To spice up our monster essay on icons, we created an icon monster shooter arcade game. Planned as a one week hackathon, it turned into an amazing one year adventure. Here is what UX designers learned creating an arcade game.
About a year ago, we had some great material for an article on the use of icons in user interfaces. The article’s punch line was borrowed from Dieter Rams: “As few icons as possible but not less.” So we thought: let’s make a quick, simple, free, kick-ass game to train a designer’s icon killing instincts. An article with a Gimmick. People will check out the game because of the article and the article because of the game. We called it the “Yps-Approach.”1
A lot of our friends were scratching their heads: “You write a game for an article? Shouldn’t it be the other way around?” We knew that it was a long… shot. We thought: It’ll be quick. It’ll be kick ass. It’ll be simple. And we’ll learn a lot. What could go wrong? Well, “quick” turned into half a year of design and half a year of development. “Simple” turned into rocket science. The backside that got “kicked” was mostly our own: the project cost a lot of time and nerves. But we did learn a lot.
1. The Story
Assumption: Initially, creating a compelling game narrative seemed secondary. Most games have lame dialog, cheap humor, and the overarching story they tell is so painful maybe it ~~can~~ should be skipped completely.
The Princess (Back then known as Princess Toadstool and not Peach) gets kidnapped by a lizard named Bowser… and, well, that’s it. As a plumber, you have to go rescue her again, and again, and again. Because apparently, she likes being kidnapped (Where are her precautions?). For a world as bizarre as the Mushroom Kingdom, you’d think there be some more explanation to it that that, but nope, that’s it. It’s the classic damsel in distress story, and it’s also lazy, making it the weakest video game “story” in history. Your plot is in another castle.2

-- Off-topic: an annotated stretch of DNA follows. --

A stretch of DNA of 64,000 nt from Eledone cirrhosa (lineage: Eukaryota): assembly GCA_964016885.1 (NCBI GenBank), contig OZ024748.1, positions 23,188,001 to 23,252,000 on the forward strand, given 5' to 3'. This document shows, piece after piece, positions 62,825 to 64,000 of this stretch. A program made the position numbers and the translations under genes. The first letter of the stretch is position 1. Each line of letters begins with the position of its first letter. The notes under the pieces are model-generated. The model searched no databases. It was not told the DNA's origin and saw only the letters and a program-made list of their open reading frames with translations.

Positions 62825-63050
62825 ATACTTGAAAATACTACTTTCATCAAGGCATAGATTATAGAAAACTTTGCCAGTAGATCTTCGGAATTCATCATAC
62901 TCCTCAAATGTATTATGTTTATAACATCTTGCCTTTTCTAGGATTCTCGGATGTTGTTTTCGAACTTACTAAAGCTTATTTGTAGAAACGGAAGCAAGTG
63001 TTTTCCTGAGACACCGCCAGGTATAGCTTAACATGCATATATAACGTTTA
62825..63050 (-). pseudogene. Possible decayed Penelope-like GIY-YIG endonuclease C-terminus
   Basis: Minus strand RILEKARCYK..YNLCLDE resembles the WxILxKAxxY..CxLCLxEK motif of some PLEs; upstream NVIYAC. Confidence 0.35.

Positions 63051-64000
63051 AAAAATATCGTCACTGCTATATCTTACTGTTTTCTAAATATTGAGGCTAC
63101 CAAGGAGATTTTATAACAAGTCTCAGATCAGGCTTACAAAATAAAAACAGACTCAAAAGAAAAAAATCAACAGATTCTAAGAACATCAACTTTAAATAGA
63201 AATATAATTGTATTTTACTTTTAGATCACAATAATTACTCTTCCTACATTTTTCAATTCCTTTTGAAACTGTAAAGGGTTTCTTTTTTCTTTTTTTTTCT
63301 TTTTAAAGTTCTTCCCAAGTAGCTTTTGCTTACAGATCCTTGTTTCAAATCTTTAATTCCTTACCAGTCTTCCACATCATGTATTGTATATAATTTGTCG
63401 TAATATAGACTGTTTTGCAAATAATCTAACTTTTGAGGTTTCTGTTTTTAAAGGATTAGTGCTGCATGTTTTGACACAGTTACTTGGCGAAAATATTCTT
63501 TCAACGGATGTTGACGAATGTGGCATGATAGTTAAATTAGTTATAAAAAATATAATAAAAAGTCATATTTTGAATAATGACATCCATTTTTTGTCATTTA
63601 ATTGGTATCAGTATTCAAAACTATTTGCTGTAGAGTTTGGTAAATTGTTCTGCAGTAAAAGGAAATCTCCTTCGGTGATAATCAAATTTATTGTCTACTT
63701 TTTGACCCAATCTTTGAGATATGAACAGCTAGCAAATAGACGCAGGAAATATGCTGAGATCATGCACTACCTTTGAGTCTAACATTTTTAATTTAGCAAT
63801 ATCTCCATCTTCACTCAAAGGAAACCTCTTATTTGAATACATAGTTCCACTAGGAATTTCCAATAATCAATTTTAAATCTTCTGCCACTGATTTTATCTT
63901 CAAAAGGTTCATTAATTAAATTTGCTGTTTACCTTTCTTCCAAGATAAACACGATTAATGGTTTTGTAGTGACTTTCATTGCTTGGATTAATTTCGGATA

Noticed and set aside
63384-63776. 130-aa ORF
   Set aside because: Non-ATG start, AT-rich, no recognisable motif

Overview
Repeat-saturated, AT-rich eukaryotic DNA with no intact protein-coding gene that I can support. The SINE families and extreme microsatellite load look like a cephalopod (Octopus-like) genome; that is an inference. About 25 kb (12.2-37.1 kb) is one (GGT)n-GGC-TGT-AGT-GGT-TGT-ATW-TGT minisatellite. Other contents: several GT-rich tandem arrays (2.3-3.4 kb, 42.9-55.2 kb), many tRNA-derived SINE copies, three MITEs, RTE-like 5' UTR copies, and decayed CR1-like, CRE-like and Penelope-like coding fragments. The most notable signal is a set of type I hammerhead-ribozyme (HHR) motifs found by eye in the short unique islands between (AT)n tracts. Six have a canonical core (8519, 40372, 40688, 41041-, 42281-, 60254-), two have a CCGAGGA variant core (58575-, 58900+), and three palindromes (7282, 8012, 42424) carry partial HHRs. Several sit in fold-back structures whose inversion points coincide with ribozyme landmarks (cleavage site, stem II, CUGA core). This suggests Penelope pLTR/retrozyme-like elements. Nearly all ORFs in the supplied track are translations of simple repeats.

We figured that most games are either first-person shooters or some form of revival of an Eighties game, so there’s no need to waste much time on the story. It’s enough to copy a successful game, make it look cool, and skip all the phony pseudo-story nonsense. Oh, how wrong we were.
Reality: At first, we just did Space Invaders with a nicer design.3 The start screen was simple and offered just “Play” and “Hi-Score”. We soon felt that, for some reason, it needs an intro. But what kind of intro? At first, we added an iA logo. We zoomed in and out, faded it, did some of the usual tricks—that helped, but didn’t cut it either. As the idea of a “fight between words and icons”, or as we later put it “between logic and emotion” took hold, the intro started to take shape. We created an 8-bit iA logo morphing into a little person (i) and a Ship (A). The person would jump up and into the ship, and the ship would shoot off screen. This set the stage. Here is about half of that animation:
After we had this little preliminary little story, three months into development, something funny happened. The game started to live. It was only when we realized it was not finding the right words to tell the story, but the right drama, that the game started to feel like the real thing. We worked on a story board with Intro, Start Screen, Screens for each Stage, and End. Aligning, fine tuning and realigning these drove us nuts.
Learning: Immersion is key. In order to get us to fully identify with the character we’re playing, there have to be scenes and a curtain, and you need to tell a compelling visual story. The classic dramatic relation between Curtain, Beginning Middle, End, and Applause translates into Intro, Start Screen, Level Screens, Game Over. Aligning the parts with the whole requires a lot of patience and fine-tuning. Words may not be as important as in traditional information architecture, but that doesn’t make things easier.